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   Chapter 3 THE DARKEST DOUBT

Where No Fear Was By Arthur Christopher Benson Characters: 4583

Updated: 2017-12-06 00:03


Now we can make no real advance in the things of the spirit until we have seen what lies on the other side of fear; fear cannot help us to grow, at best it can only teach us to be prudent; it does not of itself destroy the desire to offend-only shame can do that; if our wish to be different comes merely from our being afraid to transgress, then, if the fear of punishment were to be removed, we should go back with a light heart to our old sins. We may obey irresponsible power, because we know that it can hurt us if we disobey; but unless we can perceive the reason why this and that is forbidden, we cannot concur with law. We learn as children that flame has power to hurt us, but we only dread the fire because it can injure us, not because we admire the reason which it has for burning. So long as we do not sin simply because we know the laws of life which punish sin, we have not learned any hatred of sin; it is only because we hate the punishment more than we love the sin, that we abstain.

Socrates once said, in one of his wise paradoxes, that it was better to sin knowingly than ignorantly. That is a hard saying, but it means that at least if we sin knowingly, there is some purpose, some courage in the soul. We take a risk with our eyes open, and our purpose may perhaps be changed; whereas if we sin ignorantly, we do so out of a mere base instinct, and there is no purpose that may be educated. Anyone who has ever had the task of teaching boys or young men to write will know how much easier it is to teach those who write volubly and exuberantly, and desire to express themselves, even if they do it with many faults and lapses of taste; taste and method may be corrected, if only the instinct of expression is there. But the young man who has no impulse to write, who says that he could think of nothing to say, it is impossible to teach him much, because one cannot communicate the desire for expression.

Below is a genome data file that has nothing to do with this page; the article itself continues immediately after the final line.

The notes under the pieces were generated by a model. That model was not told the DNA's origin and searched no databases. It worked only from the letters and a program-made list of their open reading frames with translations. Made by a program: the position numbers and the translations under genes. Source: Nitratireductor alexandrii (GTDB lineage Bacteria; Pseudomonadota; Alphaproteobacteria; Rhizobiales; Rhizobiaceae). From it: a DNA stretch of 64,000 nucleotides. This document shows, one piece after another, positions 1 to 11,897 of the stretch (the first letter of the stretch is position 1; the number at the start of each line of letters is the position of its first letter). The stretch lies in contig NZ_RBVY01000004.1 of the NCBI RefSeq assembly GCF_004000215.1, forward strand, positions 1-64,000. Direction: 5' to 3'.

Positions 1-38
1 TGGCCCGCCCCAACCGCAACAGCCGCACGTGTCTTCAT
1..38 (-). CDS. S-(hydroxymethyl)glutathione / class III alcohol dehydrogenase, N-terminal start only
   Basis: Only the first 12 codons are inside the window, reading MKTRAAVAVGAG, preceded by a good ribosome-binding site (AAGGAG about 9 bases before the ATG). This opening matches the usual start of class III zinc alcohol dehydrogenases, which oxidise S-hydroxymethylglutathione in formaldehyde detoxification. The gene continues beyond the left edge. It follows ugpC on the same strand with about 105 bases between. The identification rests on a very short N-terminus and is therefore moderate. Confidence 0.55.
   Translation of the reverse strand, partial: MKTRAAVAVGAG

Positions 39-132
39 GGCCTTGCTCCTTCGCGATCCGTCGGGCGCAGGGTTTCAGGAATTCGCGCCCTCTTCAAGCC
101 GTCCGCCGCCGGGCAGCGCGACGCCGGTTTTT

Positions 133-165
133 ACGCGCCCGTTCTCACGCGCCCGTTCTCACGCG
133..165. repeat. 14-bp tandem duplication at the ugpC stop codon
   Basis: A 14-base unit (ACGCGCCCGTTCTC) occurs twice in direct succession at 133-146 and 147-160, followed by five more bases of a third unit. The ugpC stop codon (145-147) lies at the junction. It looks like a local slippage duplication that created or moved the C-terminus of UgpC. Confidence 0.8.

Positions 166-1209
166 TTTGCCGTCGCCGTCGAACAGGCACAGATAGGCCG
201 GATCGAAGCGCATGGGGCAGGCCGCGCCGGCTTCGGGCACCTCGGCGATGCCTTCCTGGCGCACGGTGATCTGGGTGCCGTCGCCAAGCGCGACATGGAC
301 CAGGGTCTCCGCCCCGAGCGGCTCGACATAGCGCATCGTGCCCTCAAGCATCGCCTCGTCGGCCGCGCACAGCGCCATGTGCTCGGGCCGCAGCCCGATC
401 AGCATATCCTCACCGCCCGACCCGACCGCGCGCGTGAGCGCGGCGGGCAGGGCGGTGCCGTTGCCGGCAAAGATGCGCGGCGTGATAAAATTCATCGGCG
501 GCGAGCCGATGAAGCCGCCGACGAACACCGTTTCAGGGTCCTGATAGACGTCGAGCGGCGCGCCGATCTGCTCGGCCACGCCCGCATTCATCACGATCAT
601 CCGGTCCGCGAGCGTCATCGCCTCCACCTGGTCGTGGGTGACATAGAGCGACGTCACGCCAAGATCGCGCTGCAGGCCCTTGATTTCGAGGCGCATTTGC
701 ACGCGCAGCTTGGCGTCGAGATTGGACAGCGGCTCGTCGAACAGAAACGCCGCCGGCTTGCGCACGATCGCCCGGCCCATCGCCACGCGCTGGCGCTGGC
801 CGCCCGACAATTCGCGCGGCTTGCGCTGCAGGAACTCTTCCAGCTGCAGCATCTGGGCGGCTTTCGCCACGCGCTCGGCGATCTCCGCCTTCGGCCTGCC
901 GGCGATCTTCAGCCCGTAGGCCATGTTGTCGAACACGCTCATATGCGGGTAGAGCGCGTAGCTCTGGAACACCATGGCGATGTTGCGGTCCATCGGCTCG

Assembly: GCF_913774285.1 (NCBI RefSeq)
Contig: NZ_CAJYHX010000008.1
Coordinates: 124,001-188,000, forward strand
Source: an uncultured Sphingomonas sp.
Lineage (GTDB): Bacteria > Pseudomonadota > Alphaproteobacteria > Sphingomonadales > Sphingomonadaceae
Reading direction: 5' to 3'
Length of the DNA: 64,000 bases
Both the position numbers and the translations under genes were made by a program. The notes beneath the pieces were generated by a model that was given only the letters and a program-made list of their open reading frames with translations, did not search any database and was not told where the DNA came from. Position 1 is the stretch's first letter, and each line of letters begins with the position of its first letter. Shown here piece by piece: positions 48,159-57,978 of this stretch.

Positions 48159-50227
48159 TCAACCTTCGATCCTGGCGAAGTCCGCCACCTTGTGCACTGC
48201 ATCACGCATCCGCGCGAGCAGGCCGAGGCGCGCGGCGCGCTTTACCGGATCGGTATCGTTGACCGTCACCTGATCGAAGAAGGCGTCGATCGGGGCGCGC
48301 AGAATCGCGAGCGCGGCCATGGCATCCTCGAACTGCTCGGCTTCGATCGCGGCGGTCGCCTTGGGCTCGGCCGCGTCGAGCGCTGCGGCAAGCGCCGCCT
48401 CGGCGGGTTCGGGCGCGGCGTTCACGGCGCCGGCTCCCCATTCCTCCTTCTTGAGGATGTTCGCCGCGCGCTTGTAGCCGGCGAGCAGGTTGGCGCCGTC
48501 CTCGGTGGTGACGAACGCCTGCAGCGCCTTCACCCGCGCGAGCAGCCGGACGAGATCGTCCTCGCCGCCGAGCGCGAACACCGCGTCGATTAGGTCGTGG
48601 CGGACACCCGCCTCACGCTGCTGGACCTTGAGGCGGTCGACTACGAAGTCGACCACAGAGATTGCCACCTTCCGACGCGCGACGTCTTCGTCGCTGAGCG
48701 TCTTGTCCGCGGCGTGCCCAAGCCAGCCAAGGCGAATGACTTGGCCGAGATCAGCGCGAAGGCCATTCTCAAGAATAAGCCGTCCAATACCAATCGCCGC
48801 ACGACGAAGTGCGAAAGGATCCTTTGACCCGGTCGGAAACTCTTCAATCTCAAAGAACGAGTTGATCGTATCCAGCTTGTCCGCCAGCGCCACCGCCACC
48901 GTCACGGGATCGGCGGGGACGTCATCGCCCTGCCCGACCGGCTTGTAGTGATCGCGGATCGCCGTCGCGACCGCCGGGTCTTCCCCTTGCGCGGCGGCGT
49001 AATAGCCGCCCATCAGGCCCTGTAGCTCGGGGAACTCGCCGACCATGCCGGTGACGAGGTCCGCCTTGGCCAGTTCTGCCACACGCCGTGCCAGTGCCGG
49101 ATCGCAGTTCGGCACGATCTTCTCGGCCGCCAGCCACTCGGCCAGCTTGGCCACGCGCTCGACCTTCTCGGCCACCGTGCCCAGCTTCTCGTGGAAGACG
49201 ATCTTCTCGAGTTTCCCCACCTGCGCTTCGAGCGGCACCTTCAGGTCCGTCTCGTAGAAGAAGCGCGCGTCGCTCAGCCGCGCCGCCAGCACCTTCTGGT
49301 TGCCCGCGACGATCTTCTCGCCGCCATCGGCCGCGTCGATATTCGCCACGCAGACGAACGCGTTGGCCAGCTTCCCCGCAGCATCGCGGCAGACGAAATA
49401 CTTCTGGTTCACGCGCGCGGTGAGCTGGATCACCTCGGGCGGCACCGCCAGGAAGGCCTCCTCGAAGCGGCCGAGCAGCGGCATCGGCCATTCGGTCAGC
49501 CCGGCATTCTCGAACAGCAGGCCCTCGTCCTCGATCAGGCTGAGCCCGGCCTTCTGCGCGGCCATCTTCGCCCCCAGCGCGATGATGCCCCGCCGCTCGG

And the same holds good of life. Those who have strong vital impulses can learn restraint and choice; but the people who have no particular impulses and preferences, who just live out of mere impetus and habit, who plod along, doing in a dispirited way just what they find to do, and lapsing into indolence and indifference the moment that prescribed work c

eases, those are the spirits that afford the real problem, because they despise activity, and think energy a mere exhibition of fussy diffuseness.

But the generous, eager, wilful nature, who has always some aim in sight, who makes mistakes perhaps, gives offence, collides high-heartedly with others, makes both friends and enemies, loves and hates, is anxious, jealous, self-absorbed, resentful, intolerant-there is always hope for such an one, for he is quick to despair, capable of shame, swift to repent, and even when he is worsted and wounded, rises to fight again. Such a nature, through pain and love, can learn to chasten his base desires, and to choose the nobler and worthier way.

But what does really differentiate men and women is not their power of fearing and suffering, but their power of caring and admiring. The only real and vital force in the world is the force which attracts, the beauty which is so desirable that one must imitate it if one can, the wisdom which is so calm and serene that one must possess it if one may.

And thus all depends upon our discerning in the world a loving intention of some kind, which holds us in view, and draws us to itself. If we merely think of God and nature as an inflexible system of laws, and that our only chance of happiness is to slip in and out of them, as a man might pick his way among red-hot ploughshares, thankful if he can escape burning, then we can make no sort of advance, because we can have neither faith nor trust. The thing from which one merely flees can have no real power over our spirit; but if we know God as a fatherly Heart behind nature, who is leading us on our way, then indeed we can walk joyfully in happiness, and undismayed in trouble; because troubles then become only the wearisome incidents of the upward ascent, the fatigue, the failing breath, the strained muscles, the discomfort which is actually taking us higher, and cannot by any means be avoided.

But fear is the opposite of all this; it is the dread of the unknown, the ghastly doubt as to whether there is any goal before us or not; when we fear, we are like the butterfly that flutters anxiously away from the boy who pursues it, who means out of mere wantonness to strike it down tattered and bruised among the grass-stems.

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